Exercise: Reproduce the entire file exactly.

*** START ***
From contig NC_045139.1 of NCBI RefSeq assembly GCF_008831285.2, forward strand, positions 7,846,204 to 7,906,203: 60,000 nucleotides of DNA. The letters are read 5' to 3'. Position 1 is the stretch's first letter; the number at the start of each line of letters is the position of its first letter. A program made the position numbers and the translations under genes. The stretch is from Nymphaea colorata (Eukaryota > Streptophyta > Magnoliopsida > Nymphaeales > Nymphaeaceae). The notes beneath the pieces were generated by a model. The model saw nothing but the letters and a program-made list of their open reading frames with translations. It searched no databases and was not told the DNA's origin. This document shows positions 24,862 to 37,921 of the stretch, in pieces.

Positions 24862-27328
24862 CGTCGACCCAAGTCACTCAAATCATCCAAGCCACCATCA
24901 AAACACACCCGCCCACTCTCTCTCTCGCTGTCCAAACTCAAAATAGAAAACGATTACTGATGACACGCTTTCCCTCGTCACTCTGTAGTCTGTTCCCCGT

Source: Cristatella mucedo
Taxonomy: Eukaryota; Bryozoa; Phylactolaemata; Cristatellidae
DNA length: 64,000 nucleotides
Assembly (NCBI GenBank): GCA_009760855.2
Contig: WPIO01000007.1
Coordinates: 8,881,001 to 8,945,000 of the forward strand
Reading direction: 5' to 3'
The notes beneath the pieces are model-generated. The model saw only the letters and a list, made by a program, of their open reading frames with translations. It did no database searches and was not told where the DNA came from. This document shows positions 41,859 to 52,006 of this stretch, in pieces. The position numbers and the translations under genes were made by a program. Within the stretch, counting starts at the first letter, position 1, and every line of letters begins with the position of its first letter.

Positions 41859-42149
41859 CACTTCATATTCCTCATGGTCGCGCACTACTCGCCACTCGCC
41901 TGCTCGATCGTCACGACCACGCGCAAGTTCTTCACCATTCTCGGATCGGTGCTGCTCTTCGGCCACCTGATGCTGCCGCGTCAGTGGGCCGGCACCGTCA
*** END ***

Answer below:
From contig NC_045139.1 of NCBI RefSeq assembly GCF_008831285.2, forward strand, positions 7,846,204 to 7,906,203: 60,000 nucleotides of DNA. The letters are read 5' to 3'. Position 1 is the stretch's first letter; the number at the start of each line of letters is the position of its first letter. A program made the position numbers and the translations under genes. The stretch is from Nymphaea colorata (Eukaryota > Streptophyta > Magnoliopsida > Nymphaeales > Nymphaeaceae). The notes beneath the pieces were generated by a model. The model saw nothing but the letters and a program-made list of their open reading frames with translations. It searched no databases and was not told the DNA's origin. This document shows positions 24,862 to 37,921 of the stretch, in pieces.

Positions 24862-27328
24862 CGTCGACCCAAGTCACTCAAATCATCCAAGCCACCATCA
24901 AAACACACCCGCCCACTCTCTCTCTCGCTGTCCAAACTCAAAATAGAAAACGATTACTGATGACACGCTTTCCCTCGTCACTCTGTAGTCTGTTCCCCGT

Source: Cristatella mucedo
Taxonomy: Eukaryota; Bryozoa; Phylactolaemata; Cristatellidae
DNA length: 64,000 nucleotides
Assembly (NCBI GenBank): GCA_009760855.2
Contig: WPIO01000007.1
Coordinates: 8,881,001 to 8,945,000 of the forward strand
Reading direction: 5' to 3'
The notes beneath the pieces are model-generated. The model saw only the letters and a list, made by a program, of their open reading frames with translations. It did no database searches and was not told where the DNA came from. This document shows positions 41,859 to 52,006 of this stretch, in pieces. The position numbers and the translations under genes were made by a program. Within the stretch, counting starts at the first letter, position 1, and every line of letters begins with the position of its first letter.

Positions 41859-42149
41859 CACTTCATATTCCTCATGGTCGCGCACTACTCGCCACTCGCC
41901 TGCTCGATCGTCACGACCACGCGCAAGTTCTTCACCATTCTCGGATCGGTGCTGCTCTTCGGCCACCTGATGCTGCCGCGTCAGTGGGCCGGCACCGTCA